Medicane hits Greece

Medicane hits Greece



18 September 2020


Greece is being impacted by a so-called Medicane (MEDIterranean hurriCANE), bringing high winds and waves and torrential rain and the risk of flooding.

Named Ianos, the storm came ashore over the Greek island of Kefalonia early on 18 September before moving across the mainland. The Hellenic National Meteorological Service issued top-level Red Alerts to warn people of hazards.

This hybrid phenomenon shows some characteristics of a tropical cyclone and others of a mid-latitude storm. Activity historically peaks between September and January. Greece was last hit by a strong medicane in 2018.Medicane hits Greece 18.9.2020

Differences from hurricanes:

Size: Medicanes are smaller, with a diameter usually less than 400 km

Duration: shorter than hurricanes, 24 to 48h

Intensity: the most severe Medicanes can reach the strength of a Category 1 hurricane on the Saffir Simpson scale ( wind speeds of 119-153 km/h (for 1-minute maximum sustained winds)).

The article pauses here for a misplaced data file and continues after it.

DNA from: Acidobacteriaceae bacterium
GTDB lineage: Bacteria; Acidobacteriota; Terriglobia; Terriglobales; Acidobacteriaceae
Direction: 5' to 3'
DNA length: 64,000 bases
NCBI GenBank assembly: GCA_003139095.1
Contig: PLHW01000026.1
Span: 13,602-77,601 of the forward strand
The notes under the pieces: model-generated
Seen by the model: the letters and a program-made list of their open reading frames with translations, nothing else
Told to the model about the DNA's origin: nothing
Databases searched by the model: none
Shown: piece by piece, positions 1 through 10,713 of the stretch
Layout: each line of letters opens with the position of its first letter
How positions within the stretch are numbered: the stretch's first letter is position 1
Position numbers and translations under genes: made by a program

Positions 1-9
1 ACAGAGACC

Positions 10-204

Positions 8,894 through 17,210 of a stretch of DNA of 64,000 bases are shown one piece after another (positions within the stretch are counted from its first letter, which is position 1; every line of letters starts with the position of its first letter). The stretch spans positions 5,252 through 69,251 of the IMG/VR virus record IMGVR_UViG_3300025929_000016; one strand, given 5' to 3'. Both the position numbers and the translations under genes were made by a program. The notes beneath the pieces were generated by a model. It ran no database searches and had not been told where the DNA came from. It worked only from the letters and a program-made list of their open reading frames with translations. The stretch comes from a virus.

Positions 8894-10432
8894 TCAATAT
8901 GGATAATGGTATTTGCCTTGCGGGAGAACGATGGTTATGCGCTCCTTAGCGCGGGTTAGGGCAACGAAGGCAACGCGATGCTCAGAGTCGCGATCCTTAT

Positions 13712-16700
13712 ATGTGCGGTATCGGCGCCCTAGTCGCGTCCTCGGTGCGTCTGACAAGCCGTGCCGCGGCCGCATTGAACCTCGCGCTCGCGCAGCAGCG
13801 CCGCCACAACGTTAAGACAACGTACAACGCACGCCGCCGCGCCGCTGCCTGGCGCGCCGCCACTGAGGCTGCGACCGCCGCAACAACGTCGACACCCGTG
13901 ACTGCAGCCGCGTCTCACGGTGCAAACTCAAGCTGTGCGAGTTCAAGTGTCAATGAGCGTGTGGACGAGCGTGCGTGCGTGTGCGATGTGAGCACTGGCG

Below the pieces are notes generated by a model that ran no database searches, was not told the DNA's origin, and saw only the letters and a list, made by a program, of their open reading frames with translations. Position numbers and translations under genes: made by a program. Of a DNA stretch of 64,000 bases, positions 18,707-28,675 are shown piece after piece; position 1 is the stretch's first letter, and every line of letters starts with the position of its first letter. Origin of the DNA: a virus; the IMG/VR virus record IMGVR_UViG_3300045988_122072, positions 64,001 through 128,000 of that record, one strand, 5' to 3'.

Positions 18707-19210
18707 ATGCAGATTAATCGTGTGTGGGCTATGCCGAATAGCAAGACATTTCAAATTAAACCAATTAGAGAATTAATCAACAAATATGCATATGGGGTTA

Similarities with hurricanes

Strong winds spinning around a core and torrential rainfall

Eye: an area of rather clear sky and calm wind, which can be seen on satellite imageries

Deep convection: area where clouds have considerable vertical extent and associated to thunderstorms and very heavy rainfall

Genesis – 2 steps

Upper cold air triggers the deep convection

Convection activity releases heat which transforms the phenomenon into a warm-core system, characteristic of a hurricane

Environmental conditions to develop

Weak wind shear: small difference in between low level and upper level winds. Needed for the convection to maintain its activity – thunderstorms and heavy rainfall.

Unlike with tropical cyclones, there is no formal naming procedure for medicanes,  

Additional information – following the case of the Medicane in 2011 - can be found here


Share this page